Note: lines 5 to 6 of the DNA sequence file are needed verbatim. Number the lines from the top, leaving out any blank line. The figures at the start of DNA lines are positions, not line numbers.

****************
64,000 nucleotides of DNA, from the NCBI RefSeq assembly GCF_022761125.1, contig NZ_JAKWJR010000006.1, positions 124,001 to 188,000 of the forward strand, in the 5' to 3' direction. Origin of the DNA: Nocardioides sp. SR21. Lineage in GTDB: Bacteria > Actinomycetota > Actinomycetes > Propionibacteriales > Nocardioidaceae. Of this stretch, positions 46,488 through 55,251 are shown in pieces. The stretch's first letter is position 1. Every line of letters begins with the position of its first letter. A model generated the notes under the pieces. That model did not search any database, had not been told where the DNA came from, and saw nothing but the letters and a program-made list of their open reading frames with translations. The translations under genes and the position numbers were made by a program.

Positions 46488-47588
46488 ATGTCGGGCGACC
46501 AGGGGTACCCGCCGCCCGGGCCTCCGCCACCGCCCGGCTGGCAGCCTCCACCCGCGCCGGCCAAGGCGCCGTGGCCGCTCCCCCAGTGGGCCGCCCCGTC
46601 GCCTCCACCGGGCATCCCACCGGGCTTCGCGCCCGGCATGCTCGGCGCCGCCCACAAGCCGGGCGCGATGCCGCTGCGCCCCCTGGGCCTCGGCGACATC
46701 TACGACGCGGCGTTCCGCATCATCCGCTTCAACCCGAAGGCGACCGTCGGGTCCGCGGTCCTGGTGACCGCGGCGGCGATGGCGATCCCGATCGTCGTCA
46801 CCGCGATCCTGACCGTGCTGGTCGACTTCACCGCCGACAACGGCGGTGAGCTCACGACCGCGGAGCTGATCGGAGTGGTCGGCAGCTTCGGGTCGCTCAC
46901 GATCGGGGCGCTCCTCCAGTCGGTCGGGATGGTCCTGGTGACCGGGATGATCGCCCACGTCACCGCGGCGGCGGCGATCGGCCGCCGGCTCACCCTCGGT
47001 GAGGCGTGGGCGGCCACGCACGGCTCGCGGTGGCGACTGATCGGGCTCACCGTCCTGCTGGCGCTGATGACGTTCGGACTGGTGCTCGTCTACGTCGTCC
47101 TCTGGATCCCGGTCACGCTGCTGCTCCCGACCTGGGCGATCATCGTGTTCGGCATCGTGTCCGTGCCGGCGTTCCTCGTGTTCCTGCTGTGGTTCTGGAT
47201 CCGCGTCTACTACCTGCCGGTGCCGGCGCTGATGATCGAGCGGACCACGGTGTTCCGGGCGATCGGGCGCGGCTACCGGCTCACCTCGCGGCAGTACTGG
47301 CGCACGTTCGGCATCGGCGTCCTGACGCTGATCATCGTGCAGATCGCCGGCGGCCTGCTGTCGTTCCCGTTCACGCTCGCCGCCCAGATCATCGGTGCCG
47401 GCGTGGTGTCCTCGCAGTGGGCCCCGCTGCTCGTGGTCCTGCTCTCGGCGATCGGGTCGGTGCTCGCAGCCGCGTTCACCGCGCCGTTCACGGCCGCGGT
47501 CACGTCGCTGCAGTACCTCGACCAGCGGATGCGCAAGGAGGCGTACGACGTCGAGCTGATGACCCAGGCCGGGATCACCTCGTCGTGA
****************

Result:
46601 GCCTCCACCGGGCATCCCACCGGGCTTCGCGCCCGGCATGCTCGGCGCCGCCCACAAGCCGGGCGCGATGCCGCTGCGCCCCCTGGGCCTCGGCGACATC
46701 TACGACGCGGCGTTCCGCATCATCCGCTTCAACCCGAAGGCGACCGTCGGGTCCGCGGTCCTGGTGACCGCGGCGGCGATGGCGATCCCGATCGTCGTCA